Average house prices rise over £24,500 in a year
Average UK house prices have continued to rise and reached a new record high of £276,091 in December, an increase of over £24,500 compared to the same period last year, according to Halifax.
According to Halifax’s latest house price index, this is the largest annual cash rise since March 2003 and the sixth consecutive month of rising house prices.
Wales reported the strongest house price growth at 14.5%, with average house prices coming to £205,579. This was slightly down from the 14.8% rise in November.
This was followed by North West, which came to 11.8% and brings average house prices to £211,954.
The South West region reported 11% house price growth with house prices coming to £287,774.
Greater London reported the lowest annual change at 2.1%, with house prices brought to £525,351. This is the highest average house price in the UK.
Halifax’s managing director Russell Galley said the housing market “defied expectations” in 2021, with record high house prices recorded on eight occasions, despite the UK being in lockdown for around six months of the year.
He added that the lack of spending opportunities during lockdown had helped boost cash reserves. This along with the stamp duty holiday and race for space encouraged homebuyers to bring forward their home purchases.
The extension of the government’s job and income support schemes also propped up the labour market and heightened confidence.
Galley noted the lack of homes for sale and historically low mortgage rates had helped drive up annual house price inflation to 9.8%, which he said was the highest level since 2007.
He said: “Looking ahead, the prospect that interest rates may rise further this year to tackle rising inflation, and increasing pressures on household budgets, suggests house price growth will slow considerably.
“Our expectation is that house prices will maintain their current strong levels but that growth relative to the last two years will be at a slower pace. However, there are many variables which could push house prices either way, depending on how the pandemic continues to impact the economic environment.”
Outlook for 2022
Nathan Emerson, chief executive of Propertymark, said the figures were “unsurprising” due to strong volume of demand from buyers, despite winter months typically seeing demand taper down.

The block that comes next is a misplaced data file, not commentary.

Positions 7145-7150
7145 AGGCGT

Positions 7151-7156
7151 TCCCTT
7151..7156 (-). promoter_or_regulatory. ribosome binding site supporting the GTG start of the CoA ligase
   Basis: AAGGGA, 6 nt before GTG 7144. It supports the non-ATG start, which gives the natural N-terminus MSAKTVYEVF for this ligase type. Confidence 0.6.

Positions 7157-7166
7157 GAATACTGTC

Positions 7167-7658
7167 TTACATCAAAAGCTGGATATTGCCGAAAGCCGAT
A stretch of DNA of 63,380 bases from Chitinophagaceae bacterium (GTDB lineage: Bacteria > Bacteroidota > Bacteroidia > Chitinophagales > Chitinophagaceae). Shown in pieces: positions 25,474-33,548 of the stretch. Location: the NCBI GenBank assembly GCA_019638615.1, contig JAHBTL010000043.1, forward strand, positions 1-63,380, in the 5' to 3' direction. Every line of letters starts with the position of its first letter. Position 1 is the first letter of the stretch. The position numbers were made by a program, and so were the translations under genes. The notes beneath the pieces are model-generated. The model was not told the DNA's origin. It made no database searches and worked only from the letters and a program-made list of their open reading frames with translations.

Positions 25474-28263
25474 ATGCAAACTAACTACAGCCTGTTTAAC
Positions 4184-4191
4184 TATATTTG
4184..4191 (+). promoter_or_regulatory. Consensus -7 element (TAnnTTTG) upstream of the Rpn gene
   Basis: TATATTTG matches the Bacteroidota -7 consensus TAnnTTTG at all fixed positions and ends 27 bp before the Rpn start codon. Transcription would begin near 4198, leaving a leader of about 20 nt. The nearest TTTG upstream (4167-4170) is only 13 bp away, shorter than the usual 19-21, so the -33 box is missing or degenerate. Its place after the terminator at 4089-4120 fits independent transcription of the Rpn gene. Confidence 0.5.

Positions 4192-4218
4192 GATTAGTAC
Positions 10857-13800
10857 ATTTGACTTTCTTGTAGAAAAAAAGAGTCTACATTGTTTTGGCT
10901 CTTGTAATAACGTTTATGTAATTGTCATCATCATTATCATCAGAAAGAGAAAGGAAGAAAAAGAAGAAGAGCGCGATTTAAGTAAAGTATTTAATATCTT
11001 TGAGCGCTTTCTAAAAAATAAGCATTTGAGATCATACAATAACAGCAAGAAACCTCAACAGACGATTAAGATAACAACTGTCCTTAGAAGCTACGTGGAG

He said: “We anticipate that our next report will mirror this data and continue the same trend in December, as agents on the ground report an extremely busy month in comparison to previous years.
“Movement within the market in 2022 is inevitable as many buyers continue in their hunt for a property, but uncertainty remains surrounding Covid-19 and looming restrictions due to new variants which could deter buyers from entering as soon as they would like.”
Gareth Lewis, commercial director of property lender MT Finance added that it would be interesting to see the housing market “return to a level of normality” over the next few months as government stimulation is removed.
He said: “Business has been buoyant as we start the year, with plenty of enquiries coming through. January can be quite a slow month as people gradually get back to work and find their feet but there are still motivated buyers who didn’t transact last year and are keen to do so, particularly before interest rates rise further.”
Mark Harris, chief executive of mortgage broker SPF Private Clients, said low mortgage rates had been one factor in the housing boom and although lenders had started to tweak the mortgage rates upwards, “pricing remains competitive”.
He added: “There is still plenty of confidence among buyers but perhaps now is the time to secure a cheap fixed mortgage rate to protect against the potential of further rate rises.”